Tag Archives: Smart Initiatives

Can We Design Cities for Happiness?

 

“Happiness itself is a commons to which everyone should have equal access.”

This is a quote from Enrique Peñalosa, the former mayor of Bogotá, Colombia, who now travels the world spreading a message about how to improve quality-of-life for everyone living in today’s cities.

Peñalosa spends a lot of his time dealing with Third World countries which even with their poverty and immense problems will absorb much of the world’s population growth over the next half-century. Based on his experiences in Bogotá, Peñalosa believes it’s a mistake to give up on these cities as good places to live.

“If we in the Third World measure our success or failure as a society in terms of income, we would have to classify ourselves as losers until the end of time,” declares Peñalosa. “So with our limited resources, we have to invent other ways to measure success. This might mean that all kids have access to sports facilities, libraries, parks, schools, nurseries.”

Peñalosa uses phrases like “quality of life” or “social justice” rather than “commons-based society” to describe his aim of offering poor people first-rate government services and pleasant public places. He himself has an impressive track record during his three years as a mayor of Bogotá. Peñalosa’s Administration accomplished the following:

  • Led a team that created the TransMilenio, a bus rapid transit system (BRT), which now carries a half-million passengers daily on special bus lanes that offer most of the advantages of a subway at a fraction of the cost.
  • Built 52 new schools, refurbished 150 others and increased student enrollment by 34 percent.
  • Established or improved 1200 parks and playgrounds throughout the city.
  • Built three central and 10 neighborhood libraries.
  • Built 100 nurseries for children under five.
  • Improved life in the slums by providing water service to 100 percent of Bogotá households.
  • Bought undeveloped land on the outskirts of the city to prevent real estate speculation and ensured that it will be developed as affordable housing with electrical, sewage, and telephone service as well as space reserved for parks, schools, and greenways.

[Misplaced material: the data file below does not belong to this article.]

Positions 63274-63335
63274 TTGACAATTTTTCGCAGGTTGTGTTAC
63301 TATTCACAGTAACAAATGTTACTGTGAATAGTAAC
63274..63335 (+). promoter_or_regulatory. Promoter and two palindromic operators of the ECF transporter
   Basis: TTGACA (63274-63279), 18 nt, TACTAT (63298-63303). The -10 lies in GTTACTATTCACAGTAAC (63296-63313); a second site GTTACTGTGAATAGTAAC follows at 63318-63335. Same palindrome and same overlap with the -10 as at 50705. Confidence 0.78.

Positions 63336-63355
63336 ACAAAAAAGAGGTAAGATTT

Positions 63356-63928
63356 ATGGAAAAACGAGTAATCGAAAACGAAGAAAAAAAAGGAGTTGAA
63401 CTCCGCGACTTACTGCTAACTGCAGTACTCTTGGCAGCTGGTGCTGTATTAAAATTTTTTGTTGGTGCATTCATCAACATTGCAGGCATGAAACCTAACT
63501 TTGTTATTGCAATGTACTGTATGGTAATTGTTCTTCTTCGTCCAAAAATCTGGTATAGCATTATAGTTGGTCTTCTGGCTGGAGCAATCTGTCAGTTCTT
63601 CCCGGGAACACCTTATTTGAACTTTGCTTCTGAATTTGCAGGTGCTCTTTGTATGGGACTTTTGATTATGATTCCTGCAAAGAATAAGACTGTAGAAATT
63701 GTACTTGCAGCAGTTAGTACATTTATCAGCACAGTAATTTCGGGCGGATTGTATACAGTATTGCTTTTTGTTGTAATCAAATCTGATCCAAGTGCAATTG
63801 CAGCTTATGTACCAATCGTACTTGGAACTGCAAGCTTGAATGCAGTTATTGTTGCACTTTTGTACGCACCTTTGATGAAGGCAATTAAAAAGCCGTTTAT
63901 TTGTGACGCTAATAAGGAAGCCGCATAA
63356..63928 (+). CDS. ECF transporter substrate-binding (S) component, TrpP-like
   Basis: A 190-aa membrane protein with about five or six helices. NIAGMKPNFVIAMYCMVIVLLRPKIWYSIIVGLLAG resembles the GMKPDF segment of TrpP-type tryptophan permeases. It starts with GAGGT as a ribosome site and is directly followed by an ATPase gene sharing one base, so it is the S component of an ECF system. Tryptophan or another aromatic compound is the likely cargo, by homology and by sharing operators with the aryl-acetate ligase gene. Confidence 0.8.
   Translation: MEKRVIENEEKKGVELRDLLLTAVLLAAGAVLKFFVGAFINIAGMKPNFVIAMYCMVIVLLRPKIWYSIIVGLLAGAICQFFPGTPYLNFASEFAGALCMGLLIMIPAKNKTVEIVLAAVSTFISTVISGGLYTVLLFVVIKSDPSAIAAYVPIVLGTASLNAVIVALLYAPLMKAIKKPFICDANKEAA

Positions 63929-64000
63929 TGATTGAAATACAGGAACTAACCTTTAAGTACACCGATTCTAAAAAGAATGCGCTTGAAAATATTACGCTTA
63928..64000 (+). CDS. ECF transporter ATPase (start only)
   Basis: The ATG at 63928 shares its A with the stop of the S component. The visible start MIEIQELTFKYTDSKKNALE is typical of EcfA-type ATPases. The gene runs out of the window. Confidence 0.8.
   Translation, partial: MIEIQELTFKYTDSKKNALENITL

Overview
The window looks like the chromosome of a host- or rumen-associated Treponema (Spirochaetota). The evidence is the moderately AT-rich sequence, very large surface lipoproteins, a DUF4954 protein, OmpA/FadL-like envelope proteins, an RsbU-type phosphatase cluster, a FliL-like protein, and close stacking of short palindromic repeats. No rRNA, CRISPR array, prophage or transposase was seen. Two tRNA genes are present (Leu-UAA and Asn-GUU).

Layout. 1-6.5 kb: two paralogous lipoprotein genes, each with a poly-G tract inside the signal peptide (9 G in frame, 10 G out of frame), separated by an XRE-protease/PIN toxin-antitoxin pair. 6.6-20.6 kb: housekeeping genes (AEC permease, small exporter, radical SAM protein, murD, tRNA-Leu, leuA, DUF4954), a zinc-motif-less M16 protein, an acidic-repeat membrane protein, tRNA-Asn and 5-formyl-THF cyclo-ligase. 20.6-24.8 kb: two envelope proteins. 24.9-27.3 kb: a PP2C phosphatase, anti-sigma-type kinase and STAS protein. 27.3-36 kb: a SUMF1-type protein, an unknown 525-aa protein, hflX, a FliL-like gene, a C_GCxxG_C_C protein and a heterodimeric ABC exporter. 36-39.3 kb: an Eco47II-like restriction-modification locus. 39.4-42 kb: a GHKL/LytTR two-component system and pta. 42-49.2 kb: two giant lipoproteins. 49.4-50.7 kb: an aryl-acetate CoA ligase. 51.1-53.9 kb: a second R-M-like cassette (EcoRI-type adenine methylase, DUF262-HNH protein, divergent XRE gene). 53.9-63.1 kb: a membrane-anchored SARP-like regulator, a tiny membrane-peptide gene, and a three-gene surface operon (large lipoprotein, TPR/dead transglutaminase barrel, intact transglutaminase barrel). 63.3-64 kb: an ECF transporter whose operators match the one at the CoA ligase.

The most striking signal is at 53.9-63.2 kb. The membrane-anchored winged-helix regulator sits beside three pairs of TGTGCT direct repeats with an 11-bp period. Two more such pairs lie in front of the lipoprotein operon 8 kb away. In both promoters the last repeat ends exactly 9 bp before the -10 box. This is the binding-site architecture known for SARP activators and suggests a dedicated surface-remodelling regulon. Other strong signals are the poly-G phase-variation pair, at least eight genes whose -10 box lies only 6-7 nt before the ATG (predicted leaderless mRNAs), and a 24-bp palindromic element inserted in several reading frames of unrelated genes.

• Established 300 kilometers of separated bikeways, the largest network in the developing world.
  • Created the world’s longest pedestrian street, 17 kilometers (10.5 miles) crossing much of the city as well as a 45- kilometer (28 miles) greenway along a path that had been originally slated for an eight-lane highway.
  • Reduced traffic by almost 40 percent by implementing a system where motorists must leave cars at home during rush hour two days a week. He also raised parking fees and local gas taxes, with half of the proceeds going to fund the new bus transit system.
  • Inaugurated an annual car-free day, where everyone from CEOs to janitors commuted to work in some way other than a private automobile.
  • Planted 100,000 trees.

These accomplishments boosted the quality of life for the citizens of a city characterized by vast disparities of wealth. Today, Bogotá is seen as an international benchmark for sustainable innovation, even for cities in the developing world.

 

 


Smart Schools in South Korea

High-Tech schools are unveiled in Sejoung, a brand new city (opened on 2 July 2012) where students are going to a brand new school.

No register taking when students come in, student cards are automatically scanned when they enter the school premises allowing their parents to log into the school website to see if their child arrived at school. The prototype ‘Smart-School’ has technology at its core, instead of notebooks, students have tablets where students make references and their notes on. The teachers can instantly display on their smartboard what their students have (or haven’t) written regarding the assignments.

The teachers are happy with this new technology as it enables every student to share their thoughts, opinions and knowledge with the rest of the class, even the shy ones.

When students enter the classrooms, they tap their student card on a NFC reader showing them an electronic timetable including what’s for lunch and how many calories are contained. The students like the use of technology as the tablets enable them to look up what they don’t understand in the classroom and enhances their student experience. Additionally, everything that the teacher says or writes/ draws on his/ her smartboard is recorded, allowing the students to look back if needed.

These type of schools are expensive to set up but once up and running, they cost the government no more per student than any other school. According to the government, a digital economy requires a technology based workforce: “today’s pupils are tomorrow’s engineers”.